International day for commemorating the victims of acts of violence based on religion or belief – an overview on religious persecution around the world
On the occasion of the International Day for Commemorating the Victims of Acts of Violence Based on Religion or Belief, this week we want to take a deep look at religious persecution and how much it affects different parts of the world.
The International Day for Commemorating the Victims of Acts of Violence Based on Religion or Belief, celebrated on August 22nd, was established by the UN for the first time in 2019, to raise awareness of, and express strong condemnation for, continuing violence and acts of terrorism targeting individuals, including persons belonging to religious minorities, on the basis of or in the name of religion or belief. These acts of violence go against some fundamental human rights established by the UN Universal Declaration of Human Rights, such as freedom of religion or belief, freedom of opinion and expression or the right to peaceful assembly and the right to freedom of association. There are continuing acts of intolerance and violence based on religion or belief against individuals, including against persons belonging to religious communities and religious minorities around the world, and the number and intensity of such incidents, which are often of a criminal nature and may have an international profile, are increasing.
Acts of religious persecution do not only include discrimination, but they often have to do with confiscation or destruction of property, incitement of hatred, arrests, imprisonment, beatings, torture, murder, or executions. Religious persecution and acts of violence based on religion happen in every part of the world, from the most developed countries to those in the developing world. Although media attention might be greater for the acts perpetrated in the ‘Western world’, much greater crimes and acts of violence are perpetrated to thousands of people because of their religion and belief in other parts of the world, regularly causing persecution and frequent displacement.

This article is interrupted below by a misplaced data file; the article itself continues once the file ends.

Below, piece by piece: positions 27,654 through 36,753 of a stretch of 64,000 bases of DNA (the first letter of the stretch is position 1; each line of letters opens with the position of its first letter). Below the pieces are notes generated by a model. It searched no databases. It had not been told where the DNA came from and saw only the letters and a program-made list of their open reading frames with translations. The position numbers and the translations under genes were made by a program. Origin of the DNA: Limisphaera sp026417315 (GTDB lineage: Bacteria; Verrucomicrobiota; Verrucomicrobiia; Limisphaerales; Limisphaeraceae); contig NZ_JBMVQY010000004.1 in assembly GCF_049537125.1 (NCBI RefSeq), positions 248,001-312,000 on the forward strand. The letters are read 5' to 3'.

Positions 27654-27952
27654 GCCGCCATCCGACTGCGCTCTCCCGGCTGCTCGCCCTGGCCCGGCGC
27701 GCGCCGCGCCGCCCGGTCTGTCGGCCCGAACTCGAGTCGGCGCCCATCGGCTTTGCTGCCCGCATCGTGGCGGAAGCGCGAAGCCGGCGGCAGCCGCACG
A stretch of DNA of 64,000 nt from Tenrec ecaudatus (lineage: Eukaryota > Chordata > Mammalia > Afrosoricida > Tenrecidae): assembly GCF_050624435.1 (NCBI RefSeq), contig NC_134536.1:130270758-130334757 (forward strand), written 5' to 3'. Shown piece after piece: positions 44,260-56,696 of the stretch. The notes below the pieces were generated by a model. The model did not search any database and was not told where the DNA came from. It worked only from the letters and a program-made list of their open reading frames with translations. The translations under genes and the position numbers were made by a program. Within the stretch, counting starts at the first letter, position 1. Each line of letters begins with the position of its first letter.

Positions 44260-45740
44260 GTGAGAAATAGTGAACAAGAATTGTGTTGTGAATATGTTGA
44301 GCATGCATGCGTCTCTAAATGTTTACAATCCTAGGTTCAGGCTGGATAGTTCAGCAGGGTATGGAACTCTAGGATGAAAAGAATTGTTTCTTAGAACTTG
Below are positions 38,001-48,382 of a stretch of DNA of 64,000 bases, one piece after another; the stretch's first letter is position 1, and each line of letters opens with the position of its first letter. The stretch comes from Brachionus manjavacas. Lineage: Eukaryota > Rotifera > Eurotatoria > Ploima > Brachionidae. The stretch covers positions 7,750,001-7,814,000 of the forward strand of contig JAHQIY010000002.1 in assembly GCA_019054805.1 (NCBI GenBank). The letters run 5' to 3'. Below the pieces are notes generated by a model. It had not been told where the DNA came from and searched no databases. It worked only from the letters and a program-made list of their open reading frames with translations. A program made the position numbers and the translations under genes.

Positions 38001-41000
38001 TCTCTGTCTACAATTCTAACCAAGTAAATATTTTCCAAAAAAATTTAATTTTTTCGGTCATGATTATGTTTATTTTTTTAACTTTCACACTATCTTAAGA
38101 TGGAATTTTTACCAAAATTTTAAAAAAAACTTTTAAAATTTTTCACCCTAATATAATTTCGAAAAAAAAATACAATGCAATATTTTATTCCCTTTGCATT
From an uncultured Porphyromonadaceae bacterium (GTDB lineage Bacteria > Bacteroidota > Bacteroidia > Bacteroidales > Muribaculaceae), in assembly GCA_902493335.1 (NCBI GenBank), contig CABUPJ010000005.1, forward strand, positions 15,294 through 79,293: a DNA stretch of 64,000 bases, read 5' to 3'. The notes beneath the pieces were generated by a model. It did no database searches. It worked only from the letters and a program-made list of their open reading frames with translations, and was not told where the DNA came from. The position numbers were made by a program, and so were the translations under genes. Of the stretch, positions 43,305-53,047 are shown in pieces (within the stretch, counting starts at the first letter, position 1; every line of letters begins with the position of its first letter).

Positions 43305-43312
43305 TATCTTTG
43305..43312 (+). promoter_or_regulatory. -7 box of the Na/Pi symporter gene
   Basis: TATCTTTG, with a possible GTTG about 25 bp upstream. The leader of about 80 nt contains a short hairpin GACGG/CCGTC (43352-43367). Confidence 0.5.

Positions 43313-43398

The annual study on global restrictions on religion, carried out by the Pew Research Center, reported an increase in the global restrictions based on religion starting from 2016. Restrictions from the government as the establishment of laws and policies restricting religious freedom (such as requiring that religious groups register in order to operate) and government favouritism of religious groups (for example through funding for religious education) appear to have risen in the past 4 years in several parts of the world. The study also reported an increase in general social hostilities, and in European countries this is also due to the rise of nationalist politics. These hostilities can be related to religious norms, when groups try to impose their religious norms on others through kidnappings and forced conversions, or they can be in the form of harassment by individual or social groups, up to acts of religious violence by organized groups. A serious threat is also the one caused by interreligious tension and violence in several regions as Sub-Saharan Africa or India.
The persecution of Christian people is one of the most widespread around the world. This ongoing persecution takes place in many countries, as India, North Korea, Afghanistan, Somalia, Sudan, Pakistan, Eritrea, Libya, Iraq, Yemen or Iran. During the first half of 2020, in India, a significant rise in Christian persecution has been reported. In these countries Christians often suffer discrimination, religious restrictions perpetrated by laws that do not recognize Christianity as a religion in the country, or worse risks as imprisonment or death.